Published Articles

The Next Big Thing: The Trend Toward a Universal Design

by Mario Carvajal

24x7 Magazine, February 2004

See the original 24x7 article here

A growing trend in patient ventilation products over the past several years is the move to a universal ventilation system: one ventilator that can safely and accurately ventilate all patients—from the smallest neonates to children to adults.

Everyone started out with one ventilator system, and, while fringe products may have provided pressure ventilation, that was not the norm—until we learned that was a very viable way to ventilate adults and children.

For neonates, however, these early ventilators were not suitable, due to the difficulties caused by the need for very wide operating ranges for both volumes and pressures. Neonates, who are at the lowest end of the scale, require delivered-breath accuracy and resolution that is difficult to achieve. To properly ventilate neonates, more sophisticated drive systems and software control come into play.

Generally speaking, the mode of ventilation for neonates today is pressure control, while for children and adults it can be either pressure or volume control, depending on the situation.

Recently, however, there has been a big push for a universal ventilator that can be used with neonates, children, and adults. Essentially, this is a convergence of two separate product lines, made possible by advances in technology. Modern microprocessor-controlled pneumatic systems coupled with sophisticated software now offer options of pressure and volume suitable for a wide range of patient sizes, without sacrificing accuracy, resolution and safety all on the same machine.

The new universal ventilators are explicitly designed to address the very different requirements of adult, pediatric, and neonatal patients with one instrument. That means that preset ranges for all relevant flow and volume parameters can be automatically adjusted with a patient-range selection knob, and the practitioner can safely and flexibly customize preferred treatment parameters. This ability to ventilate any patient with a comprehensive range of features means that there is no longer a need for separate, specific ventilators operating in specific ICU environments—the user can move the ventilator to wherever it is most needed.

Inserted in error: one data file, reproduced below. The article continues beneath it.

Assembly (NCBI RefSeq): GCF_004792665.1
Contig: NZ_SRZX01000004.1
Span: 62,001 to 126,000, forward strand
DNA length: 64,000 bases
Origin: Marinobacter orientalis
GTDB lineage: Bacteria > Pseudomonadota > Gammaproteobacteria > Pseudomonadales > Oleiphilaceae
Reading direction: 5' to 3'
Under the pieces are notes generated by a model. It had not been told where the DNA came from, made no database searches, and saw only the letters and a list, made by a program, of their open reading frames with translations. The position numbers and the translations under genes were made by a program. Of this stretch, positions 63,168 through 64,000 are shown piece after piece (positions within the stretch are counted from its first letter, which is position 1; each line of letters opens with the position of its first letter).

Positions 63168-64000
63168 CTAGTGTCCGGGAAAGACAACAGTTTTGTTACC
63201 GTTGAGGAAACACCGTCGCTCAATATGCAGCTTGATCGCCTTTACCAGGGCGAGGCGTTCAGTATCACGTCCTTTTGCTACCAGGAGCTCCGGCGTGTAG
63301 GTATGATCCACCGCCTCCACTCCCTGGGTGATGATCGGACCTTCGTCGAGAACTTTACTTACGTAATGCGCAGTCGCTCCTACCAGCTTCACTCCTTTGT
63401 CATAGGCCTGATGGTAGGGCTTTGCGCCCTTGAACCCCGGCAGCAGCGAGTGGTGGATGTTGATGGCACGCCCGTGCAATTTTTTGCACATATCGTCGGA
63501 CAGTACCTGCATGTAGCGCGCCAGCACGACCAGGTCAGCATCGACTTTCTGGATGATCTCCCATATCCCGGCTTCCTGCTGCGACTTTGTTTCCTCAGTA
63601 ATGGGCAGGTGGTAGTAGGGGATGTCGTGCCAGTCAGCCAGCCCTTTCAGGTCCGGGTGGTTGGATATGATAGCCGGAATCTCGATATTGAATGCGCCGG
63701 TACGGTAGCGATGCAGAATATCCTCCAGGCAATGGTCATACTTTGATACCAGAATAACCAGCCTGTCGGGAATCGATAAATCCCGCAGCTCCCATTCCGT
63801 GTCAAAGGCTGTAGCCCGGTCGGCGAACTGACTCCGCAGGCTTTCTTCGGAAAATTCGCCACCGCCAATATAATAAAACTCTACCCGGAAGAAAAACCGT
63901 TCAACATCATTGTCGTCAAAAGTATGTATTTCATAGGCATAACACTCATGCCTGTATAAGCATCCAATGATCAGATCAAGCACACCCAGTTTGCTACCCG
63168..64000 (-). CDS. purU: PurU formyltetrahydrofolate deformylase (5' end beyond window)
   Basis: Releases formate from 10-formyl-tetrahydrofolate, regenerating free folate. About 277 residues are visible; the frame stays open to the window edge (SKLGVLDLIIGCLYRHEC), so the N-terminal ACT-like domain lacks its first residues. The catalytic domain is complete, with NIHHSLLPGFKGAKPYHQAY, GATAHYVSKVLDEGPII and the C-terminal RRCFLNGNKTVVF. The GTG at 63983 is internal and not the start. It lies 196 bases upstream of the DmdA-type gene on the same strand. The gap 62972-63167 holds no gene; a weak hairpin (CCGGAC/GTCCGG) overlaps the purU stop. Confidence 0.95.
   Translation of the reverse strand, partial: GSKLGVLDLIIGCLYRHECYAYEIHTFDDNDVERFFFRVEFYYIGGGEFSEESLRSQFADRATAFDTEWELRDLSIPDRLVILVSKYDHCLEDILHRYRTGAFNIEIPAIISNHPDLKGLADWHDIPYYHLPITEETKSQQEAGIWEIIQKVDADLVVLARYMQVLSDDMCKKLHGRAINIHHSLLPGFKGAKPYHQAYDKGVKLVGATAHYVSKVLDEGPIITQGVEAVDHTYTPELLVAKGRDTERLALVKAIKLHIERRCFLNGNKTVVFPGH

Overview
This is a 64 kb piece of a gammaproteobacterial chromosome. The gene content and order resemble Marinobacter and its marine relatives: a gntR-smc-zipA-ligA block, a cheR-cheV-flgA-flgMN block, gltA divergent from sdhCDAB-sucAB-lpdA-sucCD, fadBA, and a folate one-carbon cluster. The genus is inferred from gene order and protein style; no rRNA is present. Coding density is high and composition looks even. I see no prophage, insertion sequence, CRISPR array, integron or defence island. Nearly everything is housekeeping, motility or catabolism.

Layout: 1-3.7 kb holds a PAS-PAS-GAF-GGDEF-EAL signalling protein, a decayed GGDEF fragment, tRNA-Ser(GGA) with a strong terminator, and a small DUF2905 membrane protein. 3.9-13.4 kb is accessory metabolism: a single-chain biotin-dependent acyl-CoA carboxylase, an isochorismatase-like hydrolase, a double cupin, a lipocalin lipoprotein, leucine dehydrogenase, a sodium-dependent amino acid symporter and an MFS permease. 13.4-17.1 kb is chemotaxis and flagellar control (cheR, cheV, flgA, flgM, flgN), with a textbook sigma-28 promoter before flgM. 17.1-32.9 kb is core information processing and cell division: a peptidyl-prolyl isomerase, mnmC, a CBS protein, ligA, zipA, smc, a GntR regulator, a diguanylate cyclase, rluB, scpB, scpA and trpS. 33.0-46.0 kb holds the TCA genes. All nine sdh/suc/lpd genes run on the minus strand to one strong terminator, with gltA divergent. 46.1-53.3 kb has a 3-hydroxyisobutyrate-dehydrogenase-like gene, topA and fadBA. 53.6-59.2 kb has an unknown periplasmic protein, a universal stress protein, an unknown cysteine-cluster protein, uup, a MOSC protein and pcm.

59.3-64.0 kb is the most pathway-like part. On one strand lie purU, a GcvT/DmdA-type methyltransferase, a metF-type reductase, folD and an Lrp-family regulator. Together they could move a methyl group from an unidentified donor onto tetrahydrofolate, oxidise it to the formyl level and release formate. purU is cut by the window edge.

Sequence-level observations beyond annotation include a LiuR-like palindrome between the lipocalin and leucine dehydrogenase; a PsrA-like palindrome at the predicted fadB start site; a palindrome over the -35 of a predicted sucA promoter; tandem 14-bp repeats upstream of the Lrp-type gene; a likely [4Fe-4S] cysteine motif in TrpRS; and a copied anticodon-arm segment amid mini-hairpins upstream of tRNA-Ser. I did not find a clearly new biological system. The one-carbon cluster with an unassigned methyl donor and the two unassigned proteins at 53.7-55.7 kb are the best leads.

The benefit from a facility perspective is that hospitals can now make one purchasing decision that will meet the needs of all their patients.

From a sales perspective, however, selling one product to both the NICU and the ICU can be a challenge. The NICU staff traditionally has not wanted to take its ventilator out of the department because to accidentally hook a ventilator that has adult or pediatric settings to a neonate would be a catastrophe.

To address this concern, the latest designs have implemented safeguards to detect patients automatically. That way even if patients are hooked up prior to the ventilator being appropriately set, they will not be injured.

What all this means from the biomedical department’s perspective is that there are fewer products it needs to service, and, if it has to supply parts, there is a cost savings as well.

In terms of training, the universal ventilator represents a significant cost savings also. If the hospital is purchasing only one ventilator, then the biomedical technicians will need to take only one class. That offers a sharper learning curve and productivity in a shorter amount of time.

In the clinical field, one hears a lot about standardization, which allows clinicians to go from one bed to another, and, although the patient is different, the technology is the same. That translates into ease and efficiency in terms of how devices are being applied to various patients, most notably during emergencies

There is a lot to be said for that from a biomedical department standpoint as well. Switching from one type of ventilator to another in the shop takes time. The biomed needs to change gears, so to speak. In addition, because each ventilator requires countless testing accessories, supplies, and tools, a savings can be realized. In short, standardization means increased productivity and savings on training, test equipment, and parts.

For patients, the facility, and the biomedical technicians, the universal ventilator may truly be the next big thing.

See the original 24x7 article here